Don’t ever stop making music. One sure way to gain some level of success as a musician is simply to not stop being one. There is no one timetable or path to success. Most artists termed “overnight successes” are in reality years in the making. If you find yourself approaching the creative act of making music as a chore, what is the point in that? Some of the most successful musicians out there are people who simply never stopped making their own music, performing it regularly, and finding a comfortable way to go about doing the business of their music. They could not not make music. Are you that passionate? Would a part of you die without your being able to make your music? If so, just keep doing it, the rest will follow.

I wish I could take credit for this article but I simply cannot. It was so well written and said everything that needed to be said. Thank you to my friend Christopher Knab at The Hub for putting all this information together so simply. – Jilli

A Dedication To Prince

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These past few days have been very difficult to deal with once the news of Prince’s death came about. I can’t even begin to recount how devastated our office was, just completely in shock and also,  it allowed me personally, to put so many things in perspective.

Prince was and forever will be an icon, a symbol, an incredibly gifted man whose contributions to the world of music will never cease, nor be forgotten. His ability to play over 20 instruments, to construct songs, to perform at high velocity, to engage with his audience, even to create music for others to sing and perform, I mean, truly, his works can never go un-noticed.

There has been plenty of speculation, talks of conspiracy, talks of things that I never want to talk about because I believe so much in the music that I try not to focus on the negativity surrounding it. Be that as it may, I cannot help but wonder myself, why him, why now? To me, it seems that he was not yet done with this world yet, and that he still had plenty of things to do and accomplish. This is the general feeling when either someone close to us passes unexpectedly, or when someone passes who is very young. In either case, the loss is felt and hurts very much.

While I didn’t know him personally, I do know that what he intended to do with his music and new album was the same as he had always done with albums past: inspire people, help people to find themselves, give people hope, help people through things, find love, whatever it is that evoked the listener to feel, his plan was just that.And he will succeed in doing that. Whether he is here or not, his music will live on.

Prince, it seems like a nightmare to know that you are gone. It seems like a really bad dream. I have to believe though, that somewhere, in another form, another existence, you are still doing what you were manifested to do, whether on this earth, this lifetime, or another. You were destined to create music that touched lives all over the world. And while I listen to the mainstream songs on repeat, I know, that your full albums are the diary to your life, the testimony to the music that was in your heart to create. May you rest forever eternally in peace.– Jilli

 

Stage Performance, Do You Have It?

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I have had the honor of seeing a lot of new indie artists perform in these past couple of months. Various shows from coffee houses, to clubs, to lounges, to parks, to festivals, you name it. One thing I can tell you is what I noticed about some of the performers. They have a lot of great music that can easily be gravitated to, but their stage performance is a bit lacking.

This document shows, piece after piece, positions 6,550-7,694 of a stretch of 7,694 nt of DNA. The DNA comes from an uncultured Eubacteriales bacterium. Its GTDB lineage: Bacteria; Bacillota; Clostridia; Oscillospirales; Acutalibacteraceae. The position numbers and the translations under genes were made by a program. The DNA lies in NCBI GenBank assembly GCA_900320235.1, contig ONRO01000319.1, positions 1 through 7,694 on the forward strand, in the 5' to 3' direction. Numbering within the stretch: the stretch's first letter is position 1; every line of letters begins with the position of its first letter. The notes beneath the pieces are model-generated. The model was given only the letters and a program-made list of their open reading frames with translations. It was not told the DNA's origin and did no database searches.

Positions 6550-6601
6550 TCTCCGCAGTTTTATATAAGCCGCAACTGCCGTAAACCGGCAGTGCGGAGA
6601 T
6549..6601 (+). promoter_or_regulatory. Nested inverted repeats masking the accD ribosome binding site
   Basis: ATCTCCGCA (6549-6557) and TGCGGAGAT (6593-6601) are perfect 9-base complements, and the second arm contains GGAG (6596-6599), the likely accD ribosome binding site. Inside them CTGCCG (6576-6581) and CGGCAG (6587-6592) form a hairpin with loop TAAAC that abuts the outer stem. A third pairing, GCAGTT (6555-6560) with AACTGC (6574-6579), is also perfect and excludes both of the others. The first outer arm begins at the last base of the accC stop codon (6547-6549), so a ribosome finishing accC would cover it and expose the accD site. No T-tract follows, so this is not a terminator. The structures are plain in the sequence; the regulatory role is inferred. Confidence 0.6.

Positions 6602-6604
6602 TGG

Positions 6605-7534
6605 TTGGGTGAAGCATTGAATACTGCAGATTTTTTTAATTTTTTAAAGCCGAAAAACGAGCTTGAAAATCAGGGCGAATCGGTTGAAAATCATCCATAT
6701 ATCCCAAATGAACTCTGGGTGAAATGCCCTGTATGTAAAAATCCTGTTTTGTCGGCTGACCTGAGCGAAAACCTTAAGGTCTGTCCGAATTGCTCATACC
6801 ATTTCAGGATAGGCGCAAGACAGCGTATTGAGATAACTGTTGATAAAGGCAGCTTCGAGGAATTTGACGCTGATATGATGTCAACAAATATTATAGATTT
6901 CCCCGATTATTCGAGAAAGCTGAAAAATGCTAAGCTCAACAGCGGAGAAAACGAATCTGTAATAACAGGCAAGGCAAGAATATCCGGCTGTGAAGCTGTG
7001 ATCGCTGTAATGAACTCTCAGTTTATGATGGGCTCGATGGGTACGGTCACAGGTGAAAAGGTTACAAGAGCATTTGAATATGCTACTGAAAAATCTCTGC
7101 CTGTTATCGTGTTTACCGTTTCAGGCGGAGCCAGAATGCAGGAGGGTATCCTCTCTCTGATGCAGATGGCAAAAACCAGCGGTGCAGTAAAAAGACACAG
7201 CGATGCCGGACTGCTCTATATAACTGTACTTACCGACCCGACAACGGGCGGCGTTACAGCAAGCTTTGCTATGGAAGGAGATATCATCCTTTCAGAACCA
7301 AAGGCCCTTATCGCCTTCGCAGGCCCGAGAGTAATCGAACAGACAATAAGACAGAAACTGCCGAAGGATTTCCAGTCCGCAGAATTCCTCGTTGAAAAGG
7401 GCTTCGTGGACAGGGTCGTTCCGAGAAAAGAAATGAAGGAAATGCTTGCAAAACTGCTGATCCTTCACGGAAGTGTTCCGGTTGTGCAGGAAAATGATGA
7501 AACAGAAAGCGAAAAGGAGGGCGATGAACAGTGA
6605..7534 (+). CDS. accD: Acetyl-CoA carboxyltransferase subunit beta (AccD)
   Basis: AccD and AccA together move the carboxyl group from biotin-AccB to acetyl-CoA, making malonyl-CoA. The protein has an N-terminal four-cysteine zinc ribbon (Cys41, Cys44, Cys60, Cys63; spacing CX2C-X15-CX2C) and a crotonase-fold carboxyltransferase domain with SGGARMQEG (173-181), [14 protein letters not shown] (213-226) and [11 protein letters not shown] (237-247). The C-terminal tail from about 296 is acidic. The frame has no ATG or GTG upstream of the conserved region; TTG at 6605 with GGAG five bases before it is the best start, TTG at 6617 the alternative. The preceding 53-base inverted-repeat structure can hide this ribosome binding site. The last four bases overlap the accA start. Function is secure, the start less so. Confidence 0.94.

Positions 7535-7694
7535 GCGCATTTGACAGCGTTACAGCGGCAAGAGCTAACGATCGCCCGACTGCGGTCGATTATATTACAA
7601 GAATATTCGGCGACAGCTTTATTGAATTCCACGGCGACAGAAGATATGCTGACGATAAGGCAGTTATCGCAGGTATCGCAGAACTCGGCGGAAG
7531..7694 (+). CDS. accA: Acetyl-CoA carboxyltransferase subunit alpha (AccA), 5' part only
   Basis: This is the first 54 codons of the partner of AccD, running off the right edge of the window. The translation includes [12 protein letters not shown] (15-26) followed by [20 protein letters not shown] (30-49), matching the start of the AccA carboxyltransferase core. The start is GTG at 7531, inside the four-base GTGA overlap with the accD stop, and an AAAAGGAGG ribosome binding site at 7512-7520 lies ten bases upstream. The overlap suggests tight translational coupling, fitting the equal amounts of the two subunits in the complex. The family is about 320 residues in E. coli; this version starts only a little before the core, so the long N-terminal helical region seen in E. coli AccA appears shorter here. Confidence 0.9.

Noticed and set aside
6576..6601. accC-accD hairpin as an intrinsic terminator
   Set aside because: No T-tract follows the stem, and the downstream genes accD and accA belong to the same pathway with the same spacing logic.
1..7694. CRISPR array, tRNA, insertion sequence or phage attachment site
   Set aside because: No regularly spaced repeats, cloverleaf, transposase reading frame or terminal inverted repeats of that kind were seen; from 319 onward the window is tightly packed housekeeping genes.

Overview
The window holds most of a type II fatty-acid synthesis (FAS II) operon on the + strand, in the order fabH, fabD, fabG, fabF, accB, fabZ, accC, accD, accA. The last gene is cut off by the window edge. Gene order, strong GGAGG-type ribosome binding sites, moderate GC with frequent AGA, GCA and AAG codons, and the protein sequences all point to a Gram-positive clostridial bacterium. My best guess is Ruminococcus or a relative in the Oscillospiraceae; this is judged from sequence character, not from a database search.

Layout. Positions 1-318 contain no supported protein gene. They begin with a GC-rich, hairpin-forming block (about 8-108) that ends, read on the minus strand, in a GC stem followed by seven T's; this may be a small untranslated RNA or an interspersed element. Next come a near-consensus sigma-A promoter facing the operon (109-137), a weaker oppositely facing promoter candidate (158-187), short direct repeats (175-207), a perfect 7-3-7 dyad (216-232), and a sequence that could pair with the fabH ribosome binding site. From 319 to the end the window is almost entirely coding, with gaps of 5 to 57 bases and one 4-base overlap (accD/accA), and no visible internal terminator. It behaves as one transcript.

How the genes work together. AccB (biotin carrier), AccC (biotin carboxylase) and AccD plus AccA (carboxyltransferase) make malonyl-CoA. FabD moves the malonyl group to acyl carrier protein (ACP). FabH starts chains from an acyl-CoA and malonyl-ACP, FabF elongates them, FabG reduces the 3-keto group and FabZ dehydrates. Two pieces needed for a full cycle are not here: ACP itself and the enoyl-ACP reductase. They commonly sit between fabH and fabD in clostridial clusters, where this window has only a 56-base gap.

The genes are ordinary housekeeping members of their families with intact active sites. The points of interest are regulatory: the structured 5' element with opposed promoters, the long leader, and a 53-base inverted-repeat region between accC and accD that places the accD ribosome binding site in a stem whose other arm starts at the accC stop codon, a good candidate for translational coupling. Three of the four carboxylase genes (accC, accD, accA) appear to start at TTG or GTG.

If you have ever gone to a concert for Bruno Mars, Usher, Brittney Spears, RihannaRUN DMC, Kendrick Lamar, or Michael Jackson, just to name a few, you will notice that it’s not just the music that grabs people’s attention. It’s their stage performance, it’s how they interact with the audience. People want to be entertained, this is why they bought tickets to see you, or paid the entry fee to come in to see you. So, give them a show that they will be talking about for years to come.

When you perform or rehearse, don’t be afraid to take pointers from people who are in your camp. The stage is your platform, so utilize every inch. Don’t just stay in one spot, unless of course there are extenuating circumstances, or sitting/standing in one spot is part of your act. Work the stage. Ladies, if you have heels, make sure they are comfortable enough for you to walk across and dance in. Gents, make sure your pants are in a position not to fall to the ground because you gyrated just a bit too much!

Ask for feedback. Hold a private concert or showing for your closest family and friends and people in your industry. Provide survey cards based on a scale of 1-10 with various questions pertaining to your act. Some things you can ask are:

On a scale of 1-10, with 10 being the best, please rate the following about this artist:

  • Stage Presence 1-10 _
  • Vocal Quality 1-10 _
  • Overall performance 1-10 _
  • Audience Interaction 1-10 _
  • Artist Brand and Marketability 1-10 _
  • Favorite Song from the set _________________

These can be done anonymously and it will allow for people to give real feedback instead of just saying, “Oh you were so good”. Yes, all artists want to be told that, but, you’re missing out on some useful information that can help to take you to that next level.

Always remember that not everyone will like your music, that’s because we all have different tastes. Not everyone will like the song that is your personal favorite, and that’s because it means something to you, not to them. Just remember that these people came to see something, and that they want to be engaged by your performance, by your entire artistry. This is your job as part of your brand to deliver what you say you will: quality music by a quality musician/band with great after effects (like purchasing your music, merchandise, becoming a real fan, etc).

On another note, I happened to see on video some performances this weekend on my timeline. It makes me quite happy to see artists doing what they love on stage. So artists, I have a small token of advice for you. No matter the size of the audience, always give it your best as if it was a packed, sold out concert at Madison Square Garden. Let your music shine through you and let you shine through your music. – Jilli